“Old St. Joseph Church will always be a place I call home.”

The Rev. Mike Brennan ’99, of the parish's college of chaplains, also uses the word “home” to describe what Old St. Joe’s means to him.

“Having gone here as a college student,” he says, “when I walk in there now it’s like walking into my home. When I walk in there as a priest to Mass, it’s very humbling.”

... and an inspiring space
Though the church building remains basically the same as it was after being rebuilt in 1890, DeCleene says, its 1999 renovation was substantial. Costing millions of dollars, the renovation included gutting the church and exposing the brick in its interior. The result was a streamlined, modern sanctuary with no statues or crucifixes whose only flourishes other than spotlighted interior brick were stained-glass windows. With nothing else to compete with them, those windows are spellbinding, Rogers says.

“Inside the church, you’re captivated by the stained-glass windows,” she says. “The four to the left of the tabernacle depict St. Francis Xavier, St. Cecilia, St. Patrick and St. Anne. The four stained-glass windows to the right of the tabernacle depict various scenes in St. Joseph’s life.”

Says DeCleene: “They made the decision to make it a very contemporary space, very clean, with no large statues in the church. It really was transitioned to a worship space where the stained-glass windows tell the story.”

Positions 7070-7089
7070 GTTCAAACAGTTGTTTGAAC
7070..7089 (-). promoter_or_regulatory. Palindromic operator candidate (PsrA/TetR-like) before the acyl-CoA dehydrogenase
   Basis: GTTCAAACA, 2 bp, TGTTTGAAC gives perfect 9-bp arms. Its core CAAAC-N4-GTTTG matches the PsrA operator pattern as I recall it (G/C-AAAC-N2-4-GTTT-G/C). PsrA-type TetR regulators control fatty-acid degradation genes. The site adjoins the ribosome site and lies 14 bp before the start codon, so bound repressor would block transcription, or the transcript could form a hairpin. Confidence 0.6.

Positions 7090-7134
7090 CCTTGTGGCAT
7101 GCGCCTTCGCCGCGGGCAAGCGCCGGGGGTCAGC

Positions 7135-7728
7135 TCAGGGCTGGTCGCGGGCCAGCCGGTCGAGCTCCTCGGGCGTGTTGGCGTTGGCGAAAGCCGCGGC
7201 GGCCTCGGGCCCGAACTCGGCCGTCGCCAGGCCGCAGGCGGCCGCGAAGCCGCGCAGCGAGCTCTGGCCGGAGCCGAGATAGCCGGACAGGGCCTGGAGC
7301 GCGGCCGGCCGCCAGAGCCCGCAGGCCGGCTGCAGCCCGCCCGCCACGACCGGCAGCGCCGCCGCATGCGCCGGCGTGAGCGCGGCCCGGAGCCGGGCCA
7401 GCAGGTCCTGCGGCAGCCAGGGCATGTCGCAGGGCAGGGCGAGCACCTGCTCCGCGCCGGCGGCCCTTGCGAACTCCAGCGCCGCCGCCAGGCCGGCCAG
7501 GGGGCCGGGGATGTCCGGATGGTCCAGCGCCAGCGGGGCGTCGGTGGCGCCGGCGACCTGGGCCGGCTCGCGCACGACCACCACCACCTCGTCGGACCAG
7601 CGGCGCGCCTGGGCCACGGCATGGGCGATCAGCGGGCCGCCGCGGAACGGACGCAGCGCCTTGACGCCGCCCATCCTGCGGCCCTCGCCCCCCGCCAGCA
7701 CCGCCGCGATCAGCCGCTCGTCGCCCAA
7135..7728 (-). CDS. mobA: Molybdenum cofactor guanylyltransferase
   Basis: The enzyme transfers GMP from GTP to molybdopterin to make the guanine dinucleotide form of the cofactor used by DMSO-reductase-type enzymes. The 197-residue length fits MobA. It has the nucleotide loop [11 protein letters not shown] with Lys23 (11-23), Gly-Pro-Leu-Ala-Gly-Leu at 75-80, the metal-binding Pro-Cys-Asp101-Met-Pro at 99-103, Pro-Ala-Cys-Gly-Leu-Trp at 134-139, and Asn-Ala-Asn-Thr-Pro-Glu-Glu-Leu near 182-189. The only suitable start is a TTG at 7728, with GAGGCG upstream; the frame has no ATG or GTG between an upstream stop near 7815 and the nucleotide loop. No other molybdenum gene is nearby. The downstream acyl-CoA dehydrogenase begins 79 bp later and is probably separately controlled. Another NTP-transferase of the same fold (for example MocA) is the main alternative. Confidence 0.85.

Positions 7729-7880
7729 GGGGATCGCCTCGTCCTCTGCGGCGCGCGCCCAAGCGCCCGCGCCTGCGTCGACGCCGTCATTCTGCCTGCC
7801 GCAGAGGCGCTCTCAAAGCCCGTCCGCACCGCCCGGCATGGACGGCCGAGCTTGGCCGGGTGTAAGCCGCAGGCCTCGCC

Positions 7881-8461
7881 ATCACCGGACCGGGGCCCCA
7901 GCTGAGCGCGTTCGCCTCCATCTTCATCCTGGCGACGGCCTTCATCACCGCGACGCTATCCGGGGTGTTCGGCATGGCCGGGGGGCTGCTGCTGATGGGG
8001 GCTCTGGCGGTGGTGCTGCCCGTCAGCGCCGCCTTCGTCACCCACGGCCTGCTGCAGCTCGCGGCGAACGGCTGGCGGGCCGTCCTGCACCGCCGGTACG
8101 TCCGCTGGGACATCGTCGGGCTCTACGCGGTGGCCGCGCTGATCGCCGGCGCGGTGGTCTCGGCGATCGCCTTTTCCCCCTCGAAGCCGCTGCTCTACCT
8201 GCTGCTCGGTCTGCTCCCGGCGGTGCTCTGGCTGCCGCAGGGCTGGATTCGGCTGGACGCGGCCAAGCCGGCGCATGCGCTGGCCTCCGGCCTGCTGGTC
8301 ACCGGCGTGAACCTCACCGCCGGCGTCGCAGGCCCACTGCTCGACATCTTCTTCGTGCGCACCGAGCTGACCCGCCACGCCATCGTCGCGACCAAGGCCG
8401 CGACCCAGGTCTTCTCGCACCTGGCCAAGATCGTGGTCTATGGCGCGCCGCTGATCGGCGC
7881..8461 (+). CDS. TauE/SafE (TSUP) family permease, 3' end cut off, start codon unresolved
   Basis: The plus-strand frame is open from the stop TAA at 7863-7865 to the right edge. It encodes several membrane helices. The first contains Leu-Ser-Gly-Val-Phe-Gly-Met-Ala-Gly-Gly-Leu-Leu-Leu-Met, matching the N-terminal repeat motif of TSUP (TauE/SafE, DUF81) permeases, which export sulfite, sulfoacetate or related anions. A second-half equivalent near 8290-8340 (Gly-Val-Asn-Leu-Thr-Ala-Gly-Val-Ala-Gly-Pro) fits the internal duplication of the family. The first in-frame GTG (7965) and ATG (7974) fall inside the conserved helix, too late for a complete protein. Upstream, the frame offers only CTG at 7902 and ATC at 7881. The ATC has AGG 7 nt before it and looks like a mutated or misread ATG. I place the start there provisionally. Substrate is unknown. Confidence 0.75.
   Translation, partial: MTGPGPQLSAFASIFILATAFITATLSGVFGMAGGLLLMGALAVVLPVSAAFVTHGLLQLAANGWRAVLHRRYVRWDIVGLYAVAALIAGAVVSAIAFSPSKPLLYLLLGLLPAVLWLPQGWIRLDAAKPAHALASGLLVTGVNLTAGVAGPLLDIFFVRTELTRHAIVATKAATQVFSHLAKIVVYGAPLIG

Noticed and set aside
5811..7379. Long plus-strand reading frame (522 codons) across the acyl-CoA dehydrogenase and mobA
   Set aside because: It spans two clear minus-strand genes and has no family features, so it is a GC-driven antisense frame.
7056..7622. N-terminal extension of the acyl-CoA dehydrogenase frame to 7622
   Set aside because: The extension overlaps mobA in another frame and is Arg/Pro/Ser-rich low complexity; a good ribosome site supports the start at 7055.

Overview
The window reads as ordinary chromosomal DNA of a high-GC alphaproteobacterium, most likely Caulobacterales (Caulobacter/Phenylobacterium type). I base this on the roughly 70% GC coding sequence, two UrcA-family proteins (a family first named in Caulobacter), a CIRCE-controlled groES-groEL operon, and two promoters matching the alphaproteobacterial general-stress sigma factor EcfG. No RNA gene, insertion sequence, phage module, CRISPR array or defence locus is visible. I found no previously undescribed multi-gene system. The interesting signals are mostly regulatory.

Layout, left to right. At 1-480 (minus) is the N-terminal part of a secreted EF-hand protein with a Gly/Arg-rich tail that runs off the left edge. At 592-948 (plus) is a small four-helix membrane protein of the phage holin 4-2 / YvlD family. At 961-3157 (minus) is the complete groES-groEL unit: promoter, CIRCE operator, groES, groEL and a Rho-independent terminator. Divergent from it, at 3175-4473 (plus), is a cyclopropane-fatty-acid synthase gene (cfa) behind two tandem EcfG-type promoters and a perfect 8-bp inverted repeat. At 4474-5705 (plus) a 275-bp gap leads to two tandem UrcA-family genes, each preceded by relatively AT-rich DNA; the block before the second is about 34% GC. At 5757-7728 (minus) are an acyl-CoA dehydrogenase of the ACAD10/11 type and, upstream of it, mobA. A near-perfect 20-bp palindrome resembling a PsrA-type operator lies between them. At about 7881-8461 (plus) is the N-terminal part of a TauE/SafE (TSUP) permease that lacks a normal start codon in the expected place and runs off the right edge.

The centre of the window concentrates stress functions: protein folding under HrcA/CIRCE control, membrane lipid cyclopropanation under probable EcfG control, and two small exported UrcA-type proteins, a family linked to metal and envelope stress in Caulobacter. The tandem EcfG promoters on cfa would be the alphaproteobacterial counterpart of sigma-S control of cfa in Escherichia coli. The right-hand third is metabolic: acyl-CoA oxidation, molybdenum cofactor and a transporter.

Entering the church is an unforgettable experience, for the stained-glass windows and the other ways the church plays on the senses, says Cole Johnson ’21, a member of the parish pastoral council. “When you walk into the nave, you’re greeted with the pleasant scent of wood from the several beautiful wood furnishings restored and repurposed from the original church building,” he says.

“And you notice that the prayer space for the laity is set up according to the monastic tradition with rows of chairs facing one another, with the presider's chair embedded within the congregation, so as to symbolize unity with the faithful.”

The National Shrine of St. Joseph, located in the oratory, also commands attention. Spouse of Mary and foster father of Jesus, Joseph is honored with a Feast Day on March 19, two days after the great feast of the Apostle of Ireland, St. Patrick – appropriate timing for the oft-overshadowed St. Joseph, who speaks nary a word in the Bible, a book filled with expressive, even bombastic characters.

“There is a lot of mystery around Joseph,” Brennan says. “I think he falls into the shadows a little bit because we recognize God as the father of Christ. He’s overshadowed by Christ, Mary, God.”

But in Old St. Joe’s, Joseph’s presence is felt. It's an experience that will likely be shared by new pilgrims with the declaration by Pope Francis of the Year of St. Joseph (Dec. 8, 2020-Dec. 8, 2021).

“Even if I don’t visit the shrine on a certain day,” Johnson says, “I usually pass through the atrium and give a look to the statue of St. Joseph himself, holding the Christ Child, which always brightens my day.”

If Johnson could ask St. Joseph anything, he says, he would ask this:

“What did you feel like when Mary told you she was pregnant with the Son of God?”

 

Dec. 17, 2020